An Explorer for the New Age

Although most places on Earth have made it on to the map, Ernest Minnema, 34, of the Deventer region of the Netherlands, believes there is still a place for adventurers and explorers in the world.

Growing up, Minnema said, he wanted to be a helicopter pilot because it was the most adventurous thing he could imagine.

Although it’s still on his bucket list, he said he soon discovered that the majority of private pilots only fly passengers out to oil platforms and back.

Even as a child, he declared helicopter pilot insufficiently exciting, and began the quest for his next adventure.

Minnema was born in to an adventurous family who both encouraged and enabled their children to travel. His parents presented him and his siblings with the gift of extended trips after their 18th birthdays.

In 1999, Minnema embarked on his first expedition. He explored the United States for 2 ½ months to discover what he called the university of life.

“It sparked a traveling flame in me,” he said. “Since then I have been addicted.”

That addiction would grow and lead to over 10 years of travel, adventures, exploration and discoveries.

 

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Minnema holds a coral snake mimic while students at UGACR take photos.

Minnema said he lives his life by the motto, “When was the last time you did something for the first time?”

Following this credo, he has created a list of experiences that ranges from working in the Amazon rain forest to traveling to Thailand, and he said that he still has many things to cross off his bucket list.

Although Minnema calls himself an adventurer and not an explorer, he said he often feels like he was born in the wrong century, and wishes it were easier to make new discoveries.

His favorite author and inspiration is Redmond O’Hanlon, whom he calls one of the last true explorers of this world.

He said the way O’Hanlon describes how true discoveries can still exist in this day and age speaks to him.

Minnema said there are still places left on earth to explore and discover. His experience working in the Amazon rain forest allowed him to visit one of the wildest places on earth.

During this time, Minnema rode the Amazon tributaries a day and a half from the closest human settlement, guided by a local coworker.

Ernest said his coworker had sensed the explorer in him and wanted to take him to his grandfather’s secret hunting grounds.

“When I got off the boat there,” he said, “the sense of the rain forest is completely different.”

Minnema said the absence of humanity was what made that part of the forest extraordinary.

“If you take a true map of the Amazon, there are still many white gaps on that map,” he said. “Many people don’t know that, but there are still places on this world where no man has walked.”

Minnema’s coworker is not the only person to have sensed the spirit of adventure in him.  Molly Scanga, a fellow resident naturalist at the University of Georgia, Costa Rica, said she also recognized Minnema’s passion for discovery.

“That inner adventurous spirit that normally dies out with age, you can tell that he’s done a really good job of keeping it alive inside of him,” she said.

Minnema said his sense of adventure and past exploration of the Amazon has inspired his dream adventure of walking the Darién Gap.

The Darién Gap is a break in the Pan-American Highway, an undeveloped jungle of swamps and forests. The area has gained infamy as the home of the Marxist Revolutionary Armed Forces of Columbia (FARC).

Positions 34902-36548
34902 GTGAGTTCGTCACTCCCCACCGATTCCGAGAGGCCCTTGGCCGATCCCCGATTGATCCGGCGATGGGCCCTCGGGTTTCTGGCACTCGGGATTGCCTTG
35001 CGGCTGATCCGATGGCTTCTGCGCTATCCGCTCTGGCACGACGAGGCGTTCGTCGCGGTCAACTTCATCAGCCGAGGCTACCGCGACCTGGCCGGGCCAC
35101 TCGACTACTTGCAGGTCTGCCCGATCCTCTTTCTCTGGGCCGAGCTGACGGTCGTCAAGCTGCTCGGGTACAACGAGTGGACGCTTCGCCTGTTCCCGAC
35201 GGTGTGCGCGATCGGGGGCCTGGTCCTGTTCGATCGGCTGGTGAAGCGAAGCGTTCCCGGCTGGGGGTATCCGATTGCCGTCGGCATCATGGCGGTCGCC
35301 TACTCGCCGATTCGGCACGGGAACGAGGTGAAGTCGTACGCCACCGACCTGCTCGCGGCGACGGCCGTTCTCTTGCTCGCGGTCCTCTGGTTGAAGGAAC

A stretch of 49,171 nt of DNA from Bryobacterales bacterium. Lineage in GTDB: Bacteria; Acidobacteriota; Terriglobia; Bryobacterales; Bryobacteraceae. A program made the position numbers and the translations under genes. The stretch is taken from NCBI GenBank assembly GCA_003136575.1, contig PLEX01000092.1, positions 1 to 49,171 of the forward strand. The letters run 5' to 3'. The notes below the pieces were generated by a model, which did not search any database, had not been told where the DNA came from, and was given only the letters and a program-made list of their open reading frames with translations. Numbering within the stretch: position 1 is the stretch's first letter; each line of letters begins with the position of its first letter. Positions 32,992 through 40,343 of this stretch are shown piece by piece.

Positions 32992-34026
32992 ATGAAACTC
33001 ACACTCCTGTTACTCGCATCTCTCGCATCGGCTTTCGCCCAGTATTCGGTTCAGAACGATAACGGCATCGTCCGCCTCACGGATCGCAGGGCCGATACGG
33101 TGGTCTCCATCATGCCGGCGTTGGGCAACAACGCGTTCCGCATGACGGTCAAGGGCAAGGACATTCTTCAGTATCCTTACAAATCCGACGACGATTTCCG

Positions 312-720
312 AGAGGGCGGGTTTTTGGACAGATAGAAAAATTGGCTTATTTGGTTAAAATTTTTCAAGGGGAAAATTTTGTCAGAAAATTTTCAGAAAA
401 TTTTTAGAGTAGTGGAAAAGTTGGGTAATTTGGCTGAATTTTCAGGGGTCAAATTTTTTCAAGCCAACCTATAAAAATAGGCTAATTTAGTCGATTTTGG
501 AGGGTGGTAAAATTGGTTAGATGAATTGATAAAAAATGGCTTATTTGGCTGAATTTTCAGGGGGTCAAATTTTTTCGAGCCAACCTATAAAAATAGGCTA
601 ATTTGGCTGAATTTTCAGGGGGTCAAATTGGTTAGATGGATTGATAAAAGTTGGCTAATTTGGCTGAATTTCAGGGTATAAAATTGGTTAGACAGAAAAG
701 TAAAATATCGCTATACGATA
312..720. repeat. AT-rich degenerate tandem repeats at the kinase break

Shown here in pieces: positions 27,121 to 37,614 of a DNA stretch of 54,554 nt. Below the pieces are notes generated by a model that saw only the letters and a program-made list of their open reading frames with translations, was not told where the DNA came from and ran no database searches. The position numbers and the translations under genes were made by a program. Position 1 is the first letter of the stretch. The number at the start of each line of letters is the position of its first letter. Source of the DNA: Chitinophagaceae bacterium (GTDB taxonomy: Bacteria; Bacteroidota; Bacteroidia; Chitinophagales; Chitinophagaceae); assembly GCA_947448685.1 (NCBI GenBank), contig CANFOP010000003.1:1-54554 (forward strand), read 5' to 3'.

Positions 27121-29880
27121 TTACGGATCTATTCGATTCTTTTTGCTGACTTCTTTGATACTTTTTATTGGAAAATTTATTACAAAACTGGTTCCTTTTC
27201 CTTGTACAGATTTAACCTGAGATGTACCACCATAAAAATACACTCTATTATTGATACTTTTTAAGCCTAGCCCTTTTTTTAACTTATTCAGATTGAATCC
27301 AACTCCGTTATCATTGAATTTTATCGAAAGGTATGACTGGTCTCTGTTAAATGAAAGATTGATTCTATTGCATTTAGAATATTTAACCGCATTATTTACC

FARC is responsible for multiple assassinations and human rights violations, including the well-publicized kidnapping of National Geographic writer Robert Pelton in 2003.

“It’s the most wild and dangerous place in the world,” said Minnema. “ I will be on a list of 20, 25 people who did that.”

Although Minnema said he believes that pure adrenalin is the best drug in the world, danger is not what draws him to the Darién.

Due to FARC, the Darién Gap remains one of the last unexplored places in the world, said Minnema. It is this wildness that draws him.

“If you’ve ever been in a place where no man has been,” he said,  “you know that one footstep can completely change the forest.”

Though he realizes these unexplored spaces are becoming fewer, Minnema said he still believes there are new places to be discovered, and that others can be adventurers and explorers like him.

“You can,” he said. “Everybody can. Each second is the first second of the rest of your life.”

Minnema’s current adventure is serving as a resident naturalist at UGACR, guiding hikes, cooking classes, coffee tours and teaching science-based workshops.

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Minnema teaches student and interns about local herpetology.

José Joaquín Montero Ramírez, UGACR’s coordinator for research, instruction and internships, said he believes this resident naturalist position is the gateway for new discoveries for Minnema.

“This is a way for him to move to the next stage of life,” he said, “to discover and investigate and use all his connections and knowledge to create a new idea.”

Minnema said after all his explorations, he has finally found the place that can satisfy his need for adventure and allow him to pursue his passion to educate others and help them make their own discoveries.

“This is the place I’ve been looking for over the past 10 years,” he said.

Though he’s discovered UGACR, a place that allows him to educate the next group of world explorers, Minnema  said, he won’t stop adventuring any time soon. He still has a few things to cross of his bucket list.

Blog post and photos by Erin Burnett, UGACR Photojournalism Intern

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